Political Scientist Bryan Jones is skeptical about pro sports and the economy. For many years he has studied plant siting decisions by the automotive industry, and he says cities that outbid others for new plants never reached the economic goals they promised. "No one has ever found one economic impact statement that matches the reality once the plant is open. The estimate of tax revenue was always overblown," he states. Jones sees many similarities in the pressures sports franchises place on communities.

Jones watched the same process go on in Houston, where the NFL Oilers threatened to move if they did not get a replacement for the Astrodome, the first domed stadium in the nation. "The mayor said the team just wasn't worth the cost," Jones recalls. The Oilers are moving to Nashville, Tenn., at the end of the season, but the mayor is still one of the most popular Houston has ever had, Jones says. "Houston did not fall apart as a city."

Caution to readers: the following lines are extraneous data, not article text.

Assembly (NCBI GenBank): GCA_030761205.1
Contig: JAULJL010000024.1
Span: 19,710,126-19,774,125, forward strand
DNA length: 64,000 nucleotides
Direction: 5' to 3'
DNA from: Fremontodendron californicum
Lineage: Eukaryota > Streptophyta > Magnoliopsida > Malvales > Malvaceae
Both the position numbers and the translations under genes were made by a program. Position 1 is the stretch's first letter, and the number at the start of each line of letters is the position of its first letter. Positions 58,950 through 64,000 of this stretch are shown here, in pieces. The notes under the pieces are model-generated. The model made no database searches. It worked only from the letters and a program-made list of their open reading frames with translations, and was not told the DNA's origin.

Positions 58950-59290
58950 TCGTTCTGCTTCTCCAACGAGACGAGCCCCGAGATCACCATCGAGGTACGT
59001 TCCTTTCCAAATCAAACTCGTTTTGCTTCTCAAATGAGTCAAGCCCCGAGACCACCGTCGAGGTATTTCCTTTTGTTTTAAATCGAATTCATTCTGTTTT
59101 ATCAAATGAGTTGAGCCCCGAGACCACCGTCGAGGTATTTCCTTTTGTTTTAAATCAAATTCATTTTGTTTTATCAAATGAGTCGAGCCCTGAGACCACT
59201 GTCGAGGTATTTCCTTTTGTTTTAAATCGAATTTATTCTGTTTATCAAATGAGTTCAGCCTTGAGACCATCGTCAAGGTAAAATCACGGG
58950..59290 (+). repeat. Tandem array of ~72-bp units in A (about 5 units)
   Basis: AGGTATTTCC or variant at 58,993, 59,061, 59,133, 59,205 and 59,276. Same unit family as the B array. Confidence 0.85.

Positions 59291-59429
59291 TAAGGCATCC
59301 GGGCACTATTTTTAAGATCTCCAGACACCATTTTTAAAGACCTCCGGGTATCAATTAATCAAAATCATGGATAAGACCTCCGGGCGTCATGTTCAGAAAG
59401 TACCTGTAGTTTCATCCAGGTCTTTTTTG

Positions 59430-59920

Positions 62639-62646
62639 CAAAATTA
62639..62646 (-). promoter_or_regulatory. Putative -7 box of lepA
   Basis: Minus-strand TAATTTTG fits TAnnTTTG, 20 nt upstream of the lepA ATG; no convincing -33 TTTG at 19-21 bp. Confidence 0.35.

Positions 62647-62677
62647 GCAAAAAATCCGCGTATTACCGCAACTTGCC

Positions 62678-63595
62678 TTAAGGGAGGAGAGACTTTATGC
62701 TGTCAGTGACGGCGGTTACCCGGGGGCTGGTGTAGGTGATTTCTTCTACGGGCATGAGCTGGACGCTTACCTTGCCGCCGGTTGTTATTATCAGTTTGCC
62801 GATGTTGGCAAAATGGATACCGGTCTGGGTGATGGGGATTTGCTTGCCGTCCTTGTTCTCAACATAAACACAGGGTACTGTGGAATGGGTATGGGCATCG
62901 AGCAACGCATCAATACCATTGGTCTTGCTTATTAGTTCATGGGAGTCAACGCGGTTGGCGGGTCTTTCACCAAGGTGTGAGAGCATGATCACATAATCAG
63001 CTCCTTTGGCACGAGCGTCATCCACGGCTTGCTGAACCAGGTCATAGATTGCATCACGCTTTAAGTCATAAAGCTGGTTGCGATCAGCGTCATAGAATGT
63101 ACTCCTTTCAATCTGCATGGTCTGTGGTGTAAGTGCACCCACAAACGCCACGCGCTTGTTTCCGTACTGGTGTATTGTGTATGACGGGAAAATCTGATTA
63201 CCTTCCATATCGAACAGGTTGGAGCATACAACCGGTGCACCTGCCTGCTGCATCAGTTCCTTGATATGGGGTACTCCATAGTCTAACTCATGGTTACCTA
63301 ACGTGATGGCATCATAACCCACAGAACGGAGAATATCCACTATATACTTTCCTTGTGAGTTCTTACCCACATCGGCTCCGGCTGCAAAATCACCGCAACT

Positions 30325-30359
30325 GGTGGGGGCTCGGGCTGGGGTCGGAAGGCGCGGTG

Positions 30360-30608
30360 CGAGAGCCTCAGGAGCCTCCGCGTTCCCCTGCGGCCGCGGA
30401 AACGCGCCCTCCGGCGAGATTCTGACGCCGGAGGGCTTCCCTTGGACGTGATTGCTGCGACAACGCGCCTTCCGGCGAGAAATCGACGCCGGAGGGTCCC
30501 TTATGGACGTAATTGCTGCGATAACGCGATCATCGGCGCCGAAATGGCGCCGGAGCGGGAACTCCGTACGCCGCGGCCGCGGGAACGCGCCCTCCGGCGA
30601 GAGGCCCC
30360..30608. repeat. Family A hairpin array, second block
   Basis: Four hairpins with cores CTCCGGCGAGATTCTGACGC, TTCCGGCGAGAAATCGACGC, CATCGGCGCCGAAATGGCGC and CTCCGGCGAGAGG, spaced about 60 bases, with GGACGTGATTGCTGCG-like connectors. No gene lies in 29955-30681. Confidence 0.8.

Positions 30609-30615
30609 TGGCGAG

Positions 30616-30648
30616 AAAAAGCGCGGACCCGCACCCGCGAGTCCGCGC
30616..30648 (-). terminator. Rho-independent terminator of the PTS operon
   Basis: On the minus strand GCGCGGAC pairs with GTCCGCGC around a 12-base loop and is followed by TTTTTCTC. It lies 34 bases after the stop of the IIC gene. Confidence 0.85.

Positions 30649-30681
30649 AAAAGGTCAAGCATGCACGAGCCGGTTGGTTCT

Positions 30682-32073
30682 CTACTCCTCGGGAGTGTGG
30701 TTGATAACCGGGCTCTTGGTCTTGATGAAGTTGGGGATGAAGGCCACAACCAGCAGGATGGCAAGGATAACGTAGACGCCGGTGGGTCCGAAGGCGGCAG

While Jones is an outright opponent of the new football stadium, Beyers calls himself a skeptic. "It is hard to swallow doing this for a venue where a few people are making a huge amount of money," he says.

To raise money, taxes should be paid by those who attend a game, he adds. "We do that already for the automobile with the gas tax and excise fee.

"If they can't get construction financing based on user fees, that I don't think there is a justification for using public funds," the geography professor says.

Conway, who personally supports the new football stadium, does not believe economics can carry the day with the voters. "The economic benefits are not that large. If the Seahawks moved, the economy would not fall apart," he declares.

It is not a question of economics but rather entertainment, Conway says. "The real issue boils down to this: Do we want professional sports and how much are we willing to pay for them? When we invest in stadiums, we are doing nothing more than buying enjoyment." * Tom Griffin is editor of Columns.

Return to the Beginning of "Only a Game"

Other ballpark links:
Referendum 48 Page including full text of referendum and pro and con statements.
Daily Journal of Commerce Ballpark Watch
Our Team Works, the site of those campaigning in favor of the stadium referendum.

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